A pin-up of Williams from a 1945 issue of Yank, the Army Weekly While top stars at the studios such as Judy Garland, Betty Grable and Shirley Temple took part in bond tours during the war, Williams was asked to take in hospital tours. At this point, Williams had achieved pin-up status because of the number of photographs of her in bathing suits.  To prepare, Williams and her publicity assistant would listen to Bob Hope and Jack Benny's radio programs, retelling the funniest jokes while at the hospitals. Williams also invited GIs to dance with her on stage and take part in mock screen tests. The men would receive a card telling them their lines, and they would act out the scene in front of the other soldiers. These tests were always romantic scenes and included Williams begging the men to make love to her character, to which they were required to refuse ... multiple times. When the men said the final, "No," Williams would pull at her tear-away skirt and sweater leaving nothing but a gold lamé swimsuit. The scenes would always end with the men giving in and kissing her after that stunt. Her hospital tours continued into the 1950s.  A (forged) signed, waterproof portrait of Williams was circulated among men in the US Navy for a "capture the Esther" competition.  This competition continues to this day in the Royal Australian Navy, which holds in its archives an 'original' forged signed portrait while maintaining a 'capturable' image for use in the fleet.

The rest is aquatic history. 

Looking forward to seeing you again one day, Esther, on whatever sunny shore you've gone to grace.

Sunday, May 19, 2013

Syncopation's Back in Sync

Ginger & Fred did it all!
Hear the beat... of tapping feet...

Dance fads wax and wane nearly as quickly as hemlines.  But a solid dance style weathers the storms of fashion and while occasionally down, is never really out.  So is the case with tap dancing.  Tap shoes have been sitting quietly and patiently at the bottom of the dance trunk in favor of Zumba trainers for years now.  Before Zumba it was step aerobics and before that, high-impact aerobics.  After all, those activities offer vigorous workouts.  And so the Mary Janes roll their eyelits, narrowly escaping the thrift store bin, in great part because they are still good shoes to wear to costume parties.

Thankfully, the tide is beginning to turn and the sun again once shine over the world of tap.  About.com's dance section has this to say about the benefits of tap dance:
Tap dancing is a fun style of dance that anyone can learn, regardless of previous dance experience. Tap dancing is beneficial in many ways. Benefits of tap dance include increasing cardiovascular conditioning, strength, flexibility and coordination. Tap builds strength in the legs and feet in addition to increasing flexibility in the hips, knees and ankles. Cognitive abilities are also enhanced, as tap dancers must develop both mental and muscle memory to become proficient at tapping. 
Tap dancing also develops a great sense of rhythm and timing. Tap instructors help students focus on music awareness while incorporating tap steps and combinations. Best of all, tap dance is a solo dance style...you don't need a partner to do it, although that's fun, too.

Want legs like Gene Kelly's dance partner, Cyd Charisse? Tap can give 'em to you. 

Tapped in

If you're curious as to what tap is and where it came from, here's the downlow on the soft-shoe, excerpted from Wikipedia:
Tap dance is a form of dance characterized by using the sound of one's tap shoes hitting the floor as a percussive instrument. As such, it is also commonly considered to be a form of music. Two major variations on tap dance exist: rhythm (Jazz) tap and Broadway tap. Broadway tap focuses more on the dance. It is widely performed as a part of musical theater. Rhythm tap focuses more on musicality, and practitioners consider themselves to be a part of the Jazz tradition.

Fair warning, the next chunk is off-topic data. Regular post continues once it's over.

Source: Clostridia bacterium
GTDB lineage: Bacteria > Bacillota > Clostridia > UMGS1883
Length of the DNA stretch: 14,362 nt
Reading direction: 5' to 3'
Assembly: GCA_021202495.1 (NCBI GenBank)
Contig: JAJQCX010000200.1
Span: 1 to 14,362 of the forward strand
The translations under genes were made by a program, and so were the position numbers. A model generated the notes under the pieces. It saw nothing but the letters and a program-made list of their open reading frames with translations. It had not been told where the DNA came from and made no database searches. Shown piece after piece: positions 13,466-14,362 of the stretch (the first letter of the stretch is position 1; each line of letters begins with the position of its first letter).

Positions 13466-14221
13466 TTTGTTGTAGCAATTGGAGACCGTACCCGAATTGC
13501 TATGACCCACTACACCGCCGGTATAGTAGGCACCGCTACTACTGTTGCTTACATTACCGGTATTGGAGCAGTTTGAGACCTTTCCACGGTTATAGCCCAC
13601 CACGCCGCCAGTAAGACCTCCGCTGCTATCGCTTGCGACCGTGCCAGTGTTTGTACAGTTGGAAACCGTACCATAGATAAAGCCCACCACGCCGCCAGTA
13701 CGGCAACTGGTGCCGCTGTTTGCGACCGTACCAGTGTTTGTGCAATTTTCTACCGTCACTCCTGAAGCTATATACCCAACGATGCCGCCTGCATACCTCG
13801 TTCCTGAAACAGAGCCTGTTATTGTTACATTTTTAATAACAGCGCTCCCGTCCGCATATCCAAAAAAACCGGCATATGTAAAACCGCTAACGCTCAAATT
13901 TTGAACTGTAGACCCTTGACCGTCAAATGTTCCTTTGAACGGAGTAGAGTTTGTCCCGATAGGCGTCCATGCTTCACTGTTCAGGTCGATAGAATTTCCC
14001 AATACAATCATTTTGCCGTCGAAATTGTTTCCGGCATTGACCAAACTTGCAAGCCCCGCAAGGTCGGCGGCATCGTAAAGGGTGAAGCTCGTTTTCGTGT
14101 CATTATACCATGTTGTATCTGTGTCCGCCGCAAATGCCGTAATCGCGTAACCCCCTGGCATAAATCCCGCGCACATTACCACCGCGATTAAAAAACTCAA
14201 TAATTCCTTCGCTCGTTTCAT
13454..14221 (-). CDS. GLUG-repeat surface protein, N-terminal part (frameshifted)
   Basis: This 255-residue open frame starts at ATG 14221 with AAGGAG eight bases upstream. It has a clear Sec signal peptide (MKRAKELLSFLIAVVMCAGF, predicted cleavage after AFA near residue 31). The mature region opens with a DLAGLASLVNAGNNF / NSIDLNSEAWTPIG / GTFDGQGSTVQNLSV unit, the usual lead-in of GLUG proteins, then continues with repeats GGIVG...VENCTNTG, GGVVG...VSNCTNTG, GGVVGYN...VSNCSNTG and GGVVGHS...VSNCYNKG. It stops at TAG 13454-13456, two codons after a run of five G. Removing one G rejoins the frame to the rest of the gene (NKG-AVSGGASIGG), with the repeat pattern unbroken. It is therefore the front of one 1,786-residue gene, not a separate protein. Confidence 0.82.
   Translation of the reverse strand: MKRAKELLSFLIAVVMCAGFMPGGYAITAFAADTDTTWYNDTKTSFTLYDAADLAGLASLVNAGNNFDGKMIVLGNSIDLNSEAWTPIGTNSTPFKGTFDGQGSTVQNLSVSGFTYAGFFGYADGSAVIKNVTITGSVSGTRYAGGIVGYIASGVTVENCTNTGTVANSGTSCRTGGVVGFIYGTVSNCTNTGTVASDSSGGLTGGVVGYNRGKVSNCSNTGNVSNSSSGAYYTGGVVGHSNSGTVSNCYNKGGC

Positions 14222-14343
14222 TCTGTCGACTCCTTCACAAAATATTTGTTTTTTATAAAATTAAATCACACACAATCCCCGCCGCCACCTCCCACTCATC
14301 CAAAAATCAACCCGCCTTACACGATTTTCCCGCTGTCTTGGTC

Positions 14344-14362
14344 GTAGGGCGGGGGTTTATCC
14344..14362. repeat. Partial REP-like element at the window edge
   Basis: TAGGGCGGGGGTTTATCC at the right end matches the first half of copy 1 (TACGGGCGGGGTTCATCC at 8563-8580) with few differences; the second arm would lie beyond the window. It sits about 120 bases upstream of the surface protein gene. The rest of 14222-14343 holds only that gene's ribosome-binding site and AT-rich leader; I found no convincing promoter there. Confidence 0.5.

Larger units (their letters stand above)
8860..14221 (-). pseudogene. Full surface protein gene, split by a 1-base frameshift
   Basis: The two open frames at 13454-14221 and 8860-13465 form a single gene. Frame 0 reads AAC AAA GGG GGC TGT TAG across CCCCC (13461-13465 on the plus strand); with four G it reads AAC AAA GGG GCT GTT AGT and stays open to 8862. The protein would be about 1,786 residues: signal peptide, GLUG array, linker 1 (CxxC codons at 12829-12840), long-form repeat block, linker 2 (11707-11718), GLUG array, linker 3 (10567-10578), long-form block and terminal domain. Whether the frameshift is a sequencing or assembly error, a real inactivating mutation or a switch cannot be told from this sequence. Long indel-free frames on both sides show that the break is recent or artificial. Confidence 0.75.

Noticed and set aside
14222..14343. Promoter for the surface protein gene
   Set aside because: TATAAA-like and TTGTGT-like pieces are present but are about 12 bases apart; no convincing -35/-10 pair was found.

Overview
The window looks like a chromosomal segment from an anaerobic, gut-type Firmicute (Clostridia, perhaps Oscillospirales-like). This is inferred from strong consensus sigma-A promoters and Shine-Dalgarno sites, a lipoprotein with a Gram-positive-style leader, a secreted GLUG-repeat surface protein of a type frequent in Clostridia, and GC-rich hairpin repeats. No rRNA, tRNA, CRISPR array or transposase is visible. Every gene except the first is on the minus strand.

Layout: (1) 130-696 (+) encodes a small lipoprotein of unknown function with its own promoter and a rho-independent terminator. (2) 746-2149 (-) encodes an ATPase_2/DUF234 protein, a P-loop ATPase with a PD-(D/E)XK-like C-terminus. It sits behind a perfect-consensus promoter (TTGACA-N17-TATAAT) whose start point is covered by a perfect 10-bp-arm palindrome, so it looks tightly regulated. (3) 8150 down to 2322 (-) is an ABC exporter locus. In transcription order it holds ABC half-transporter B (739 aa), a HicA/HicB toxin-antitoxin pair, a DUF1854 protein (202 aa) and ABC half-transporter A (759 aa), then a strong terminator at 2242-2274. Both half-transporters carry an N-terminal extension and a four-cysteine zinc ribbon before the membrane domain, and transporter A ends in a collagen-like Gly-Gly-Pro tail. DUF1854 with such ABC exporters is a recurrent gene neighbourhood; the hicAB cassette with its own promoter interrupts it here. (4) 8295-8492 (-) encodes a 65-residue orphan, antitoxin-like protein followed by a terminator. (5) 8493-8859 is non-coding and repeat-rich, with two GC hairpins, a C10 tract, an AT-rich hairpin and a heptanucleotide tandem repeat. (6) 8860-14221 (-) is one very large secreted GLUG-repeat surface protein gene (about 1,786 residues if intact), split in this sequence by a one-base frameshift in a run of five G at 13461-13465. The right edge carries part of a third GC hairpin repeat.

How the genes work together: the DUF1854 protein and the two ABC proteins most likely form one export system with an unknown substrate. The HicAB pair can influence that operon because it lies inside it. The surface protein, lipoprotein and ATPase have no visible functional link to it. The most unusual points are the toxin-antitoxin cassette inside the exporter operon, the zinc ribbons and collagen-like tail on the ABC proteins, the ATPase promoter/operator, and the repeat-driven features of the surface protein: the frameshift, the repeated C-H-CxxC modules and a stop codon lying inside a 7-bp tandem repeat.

"Soft-Shoe" is a rhythm form of tap dancing that doesn't require special shoes [those with taps affixed to the toe portion of the sole and heel], and while rhythm is generated by tapping of the feet, it also uses sliding of the feet (even sometimes using scattered sand on the stage to enhance the sound of the performer's sliding feet) more often than modern rhythm tap. It preceded what is currently considered to be modern tap.
Tap dance has roots in dancing such as the Juba Dance, English Lancashire Clog dancing, and probably most notably Irish stepdancing. It is believed to have begun in the mid-1800s during the rise of minstrel shows. As the minstrel shows began to decline in popularity, tap dance moved to the increasingly popular Vaudeville stage. Due to the two-colored rule, which forbade blacks from performing solo, the majority of Vaudeville tap acts were duets. This gave rise to the famous pair "Buck and Bubbles," which consisted of John "Bubbles" Sublett tap dancing and Ford "Buck" Washington on piano. The duo perfected the "Class Act", a routine in which the performers wore impeccable tuxedos, which has since become a common theme in tap dance. The move is seen by some as a rebuttal to the older minstrel show idea of the tap dancer as a "grinning-and-dancing clown." 
Another notable figure to emerge during this period is Bill "Bojangles" Robinson. Well versed in both Buck and Wing dancing and Irish Step dancing, Bill Robinson joined the Vaudeville circuit in 1902. He went on to have a leading role in many films, notably in the Shirley Temple franchise.  During the 1930s tap dance mixed with Lindy Hop. In the 1950s, the style of entertainment changed. Jazz music and tap dance declined, while rock and roll and pop music and the new jazz dance emerged.  
What is now called jazz dance evolved out of tap dance, so both dances have many moves in common. But jazz evolved separately from tap dance to become a new form in its own right. No Maps on My Taps, the Emmy award winning PBS documentary of 1979, helped begin the recent revival of tap dance. The outstanding success of the animated film, Happy Feet, has further reinforced the popular appeal. National Tap Dance Day in the United States, now celebrated May 25, was signed into law by President George Bush on November 7, 1989 with May 25 chosen because it is Bojangles' birthday.

Think modern men don't tap?  Think tap is outdated, stuffy, stiff and formal?  Thing again!  Think Tap Dogs!!  I've been a fan of the original Thunder from Down Under since the '90's, when I first saw those hubba hubba hunks, then wearing jeans, work boots and tight white Ts over muscled torsos, sloshing through construction site sets in beguiling syncopation.  Here is a representative clip, showing the dogs just sort of kicking back nonchalantly, while in essence they are traversing balance beams, tapping in sync all the while.